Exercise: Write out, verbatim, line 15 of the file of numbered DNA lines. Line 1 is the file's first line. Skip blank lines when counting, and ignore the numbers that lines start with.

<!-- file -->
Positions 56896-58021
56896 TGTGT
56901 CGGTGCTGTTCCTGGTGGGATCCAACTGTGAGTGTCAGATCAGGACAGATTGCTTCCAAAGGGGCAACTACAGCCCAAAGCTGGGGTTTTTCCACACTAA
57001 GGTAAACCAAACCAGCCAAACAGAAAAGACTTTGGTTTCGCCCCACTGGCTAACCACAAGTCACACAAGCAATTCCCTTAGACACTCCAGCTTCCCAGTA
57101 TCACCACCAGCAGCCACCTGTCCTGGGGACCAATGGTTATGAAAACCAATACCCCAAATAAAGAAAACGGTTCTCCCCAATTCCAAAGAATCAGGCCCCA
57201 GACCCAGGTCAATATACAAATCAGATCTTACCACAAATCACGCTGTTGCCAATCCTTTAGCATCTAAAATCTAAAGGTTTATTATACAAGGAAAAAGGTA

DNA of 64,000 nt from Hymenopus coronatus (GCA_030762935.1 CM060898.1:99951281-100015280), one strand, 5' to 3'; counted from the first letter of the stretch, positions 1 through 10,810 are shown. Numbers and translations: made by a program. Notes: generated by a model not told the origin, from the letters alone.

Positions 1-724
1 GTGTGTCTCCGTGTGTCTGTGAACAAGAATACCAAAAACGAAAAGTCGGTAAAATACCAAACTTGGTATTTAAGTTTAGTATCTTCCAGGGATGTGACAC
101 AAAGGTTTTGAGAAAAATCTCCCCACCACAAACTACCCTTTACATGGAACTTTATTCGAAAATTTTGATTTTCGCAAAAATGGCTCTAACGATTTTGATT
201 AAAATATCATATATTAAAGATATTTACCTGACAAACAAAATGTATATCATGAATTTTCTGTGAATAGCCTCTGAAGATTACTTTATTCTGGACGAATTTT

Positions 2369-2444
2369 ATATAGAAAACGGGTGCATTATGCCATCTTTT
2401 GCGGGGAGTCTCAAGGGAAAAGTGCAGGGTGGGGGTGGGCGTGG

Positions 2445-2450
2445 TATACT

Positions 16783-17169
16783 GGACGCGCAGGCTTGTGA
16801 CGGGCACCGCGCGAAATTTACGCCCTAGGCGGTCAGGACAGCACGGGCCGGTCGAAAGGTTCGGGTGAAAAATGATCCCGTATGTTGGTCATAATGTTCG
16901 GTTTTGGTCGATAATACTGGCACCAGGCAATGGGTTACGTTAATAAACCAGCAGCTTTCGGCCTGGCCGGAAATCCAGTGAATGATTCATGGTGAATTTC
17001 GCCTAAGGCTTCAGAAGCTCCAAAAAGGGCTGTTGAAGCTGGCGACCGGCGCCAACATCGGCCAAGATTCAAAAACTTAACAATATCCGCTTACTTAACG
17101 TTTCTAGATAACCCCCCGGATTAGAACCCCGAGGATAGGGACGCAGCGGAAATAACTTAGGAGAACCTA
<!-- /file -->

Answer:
Positions 2445-2450